Suggestions as to how to proceed:
- Look at the manpage for sed, it will tell you the semantics of the command.
- Google for sed examples, and you can google for very specific examples; likely some of which will match exactly what you want.
- Know that what sed does for you is to take in either from a file or from a pipe and then outputs to stdout.

That last item is a good tip to consider, and I think very helpful to avoid personal "oops" occurrences.

Taking in from a file is, to me; normal. But you can also channel the output of another command into sed; for instance a grep of a pattern from a file. Say the file contains many lines of varying content, but you can find some smaller group of those lines which you care about by using grep. You can pipe the output of that grep into sed. Next sed will do the edits you want; such as a search and replace of patterns, and search/replace can search for pattern and replace with nothing, thus erasing the pattern. And it sends that output to stdout, or your console. You can then choose to redirect that output to some other file. The result is that you make some sed command which you're not sure of, and believe me I do it that way, because I always have to google and figure out what I need to do to accomplish my sed goal, I don't use it everyday. And the beauty I see is that it won't overwrite your input file, causing that form of personal "oops" which I mentioned before.
ok so they would be

1)sed 's/^ *//g'
2)sed 's/ *$//'
3)sed 's/ */\ /g'
4)sed '/^$/d'

How would you put all of these in a file and run them together? This is where I cannot seem to find much. I want to place those commands in a file run the file and save the results to another file.

Last edited by michaelgg13; 04-16-2014 at 02:05 PM.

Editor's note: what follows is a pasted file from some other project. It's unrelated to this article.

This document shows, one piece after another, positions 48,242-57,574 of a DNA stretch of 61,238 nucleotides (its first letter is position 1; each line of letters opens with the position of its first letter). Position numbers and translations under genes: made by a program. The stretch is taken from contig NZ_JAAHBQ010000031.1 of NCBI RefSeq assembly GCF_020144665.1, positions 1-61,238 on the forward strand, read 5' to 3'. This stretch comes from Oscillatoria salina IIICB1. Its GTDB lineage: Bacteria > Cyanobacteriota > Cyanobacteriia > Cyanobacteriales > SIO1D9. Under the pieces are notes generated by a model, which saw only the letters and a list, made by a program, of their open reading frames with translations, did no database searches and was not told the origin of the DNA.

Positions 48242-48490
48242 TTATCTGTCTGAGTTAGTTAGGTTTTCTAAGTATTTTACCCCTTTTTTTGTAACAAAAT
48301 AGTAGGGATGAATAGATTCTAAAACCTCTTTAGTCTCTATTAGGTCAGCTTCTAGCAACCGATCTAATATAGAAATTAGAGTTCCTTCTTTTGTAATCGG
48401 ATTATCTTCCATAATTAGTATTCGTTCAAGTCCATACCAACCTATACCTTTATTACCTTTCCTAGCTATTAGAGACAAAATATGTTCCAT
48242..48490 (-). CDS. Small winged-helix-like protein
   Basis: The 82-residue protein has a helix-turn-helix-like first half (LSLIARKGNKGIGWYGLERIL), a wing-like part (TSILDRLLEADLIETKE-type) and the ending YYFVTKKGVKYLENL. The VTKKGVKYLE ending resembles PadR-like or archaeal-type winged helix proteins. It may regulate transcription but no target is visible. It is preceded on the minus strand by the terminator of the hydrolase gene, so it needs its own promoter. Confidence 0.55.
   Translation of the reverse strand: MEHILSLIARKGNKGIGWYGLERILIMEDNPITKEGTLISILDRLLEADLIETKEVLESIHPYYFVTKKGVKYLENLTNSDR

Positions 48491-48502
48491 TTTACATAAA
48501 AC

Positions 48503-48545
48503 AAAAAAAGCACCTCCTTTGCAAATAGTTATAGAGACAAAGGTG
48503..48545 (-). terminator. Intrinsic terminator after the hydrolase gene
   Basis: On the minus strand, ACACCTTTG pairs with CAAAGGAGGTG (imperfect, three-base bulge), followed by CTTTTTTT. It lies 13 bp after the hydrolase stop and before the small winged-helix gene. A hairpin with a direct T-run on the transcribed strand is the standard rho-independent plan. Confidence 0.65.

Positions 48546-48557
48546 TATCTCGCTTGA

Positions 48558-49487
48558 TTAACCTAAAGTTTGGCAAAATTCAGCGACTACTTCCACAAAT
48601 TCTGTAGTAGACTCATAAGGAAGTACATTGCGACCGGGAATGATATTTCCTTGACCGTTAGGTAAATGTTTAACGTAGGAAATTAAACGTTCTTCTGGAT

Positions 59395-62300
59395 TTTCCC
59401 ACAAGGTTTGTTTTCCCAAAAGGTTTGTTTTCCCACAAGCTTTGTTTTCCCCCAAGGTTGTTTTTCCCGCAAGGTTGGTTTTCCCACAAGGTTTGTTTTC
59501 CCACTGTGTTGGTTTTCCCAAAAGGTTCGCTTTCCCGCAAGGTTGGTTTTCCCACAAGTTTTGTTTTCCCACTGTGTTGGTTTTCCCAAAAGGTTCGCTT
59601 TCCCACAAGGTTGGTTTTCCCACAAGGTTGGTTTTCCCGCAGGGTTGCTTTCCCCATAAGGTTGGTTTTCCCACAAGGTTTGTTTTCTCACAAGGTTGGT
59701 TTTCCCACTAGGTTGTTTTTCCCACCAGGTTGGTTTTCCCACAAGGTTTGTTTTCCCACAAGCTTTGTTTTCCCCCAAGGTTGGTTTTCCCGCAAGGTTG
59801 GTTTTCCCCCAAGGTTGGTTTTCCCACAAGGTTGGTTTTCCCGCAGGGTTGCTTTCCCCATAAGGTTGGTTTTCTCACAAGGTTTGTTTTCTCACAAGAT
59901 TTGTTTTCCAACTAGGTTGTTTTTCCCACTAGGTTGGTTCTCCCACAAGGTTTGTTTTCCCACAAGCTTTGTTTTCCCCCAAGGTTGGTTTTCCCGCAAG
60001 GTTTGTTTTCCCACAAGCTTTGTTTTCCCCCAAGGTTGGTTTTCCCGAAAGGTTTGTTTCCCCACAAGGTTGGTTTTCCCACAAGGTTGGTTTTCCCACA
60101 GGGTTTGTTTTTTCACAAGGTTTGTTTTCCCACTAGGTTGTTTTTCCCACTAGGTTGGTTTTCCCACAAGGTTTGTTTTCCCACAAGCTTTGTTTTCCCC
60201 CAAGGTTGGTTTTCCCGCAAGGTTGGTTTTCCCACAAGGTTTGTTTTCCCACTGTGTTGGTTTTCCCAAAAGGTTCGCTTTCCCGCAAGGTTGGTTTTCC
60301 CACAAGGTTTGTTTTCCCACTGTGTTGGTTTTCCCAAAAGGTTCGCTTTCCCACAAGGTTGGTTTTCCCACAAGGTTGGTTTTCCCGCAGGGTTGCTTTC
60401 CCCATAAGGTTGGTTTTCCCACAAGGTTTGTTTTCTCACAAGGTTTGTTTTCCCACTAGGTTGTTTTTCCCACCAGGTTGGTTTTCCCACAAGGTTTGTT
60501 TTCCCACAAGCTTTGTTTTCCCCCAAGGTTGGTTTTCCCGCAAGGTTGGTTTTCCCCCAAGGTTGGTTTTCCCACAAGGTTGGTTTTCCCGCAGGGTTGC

Old 04-16-2014, 02:18 PM   #5
grail
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Have you had a look at the -f option in the man page.

Also look here for more details:

http://www.grymoire.com/Unix/Sed.html
 
Old 04-16-2014, 02:21 PM   #6
rtmistler
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That would be a script, such as a bash script. Which is a similar, but almost entirely different topic.

Bash Beginner Guide
Advanced Bash Scripting Guide
Bash Scripting for Dummies and Geniuses

My guidance points (and check that last link it's my blog entry on the topic), are to stay fundamental, understand that a "script" is essentially the same as commands you can run from the command prompt. Therefore if you can "type" it, you can "script" it.

To do these sed commands the way you want, you should write them as part of a script:
Code:
#!/bin/bash
# comment line - this is my script to do what I want
sed-command-1
sed-command-2
 
Old 04-16-2014, 02:38 PM   #7
metaschima
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Quote:
Originally Posted by michaelgg13 View Post
ok so they would be

1)sed 's/^ *//g'
2)sed 's/ *$//'
3)sed 's/ */\ /g'
4)sed '/^$/d'

How would you put all of these in a file and run them together? This is where I cannot seem to find much. I want to place those commands in a file run the file and save the results to another file.
3 is NOT correct, unless it does what you want it to do. Here's what I get:
Code:
bash-4.2$ echo 'test test   test' | sed 's/ */\ /g'
 t e s t t e s t t e s t
This one isn't as easy as the others, so that's why I posted the answer.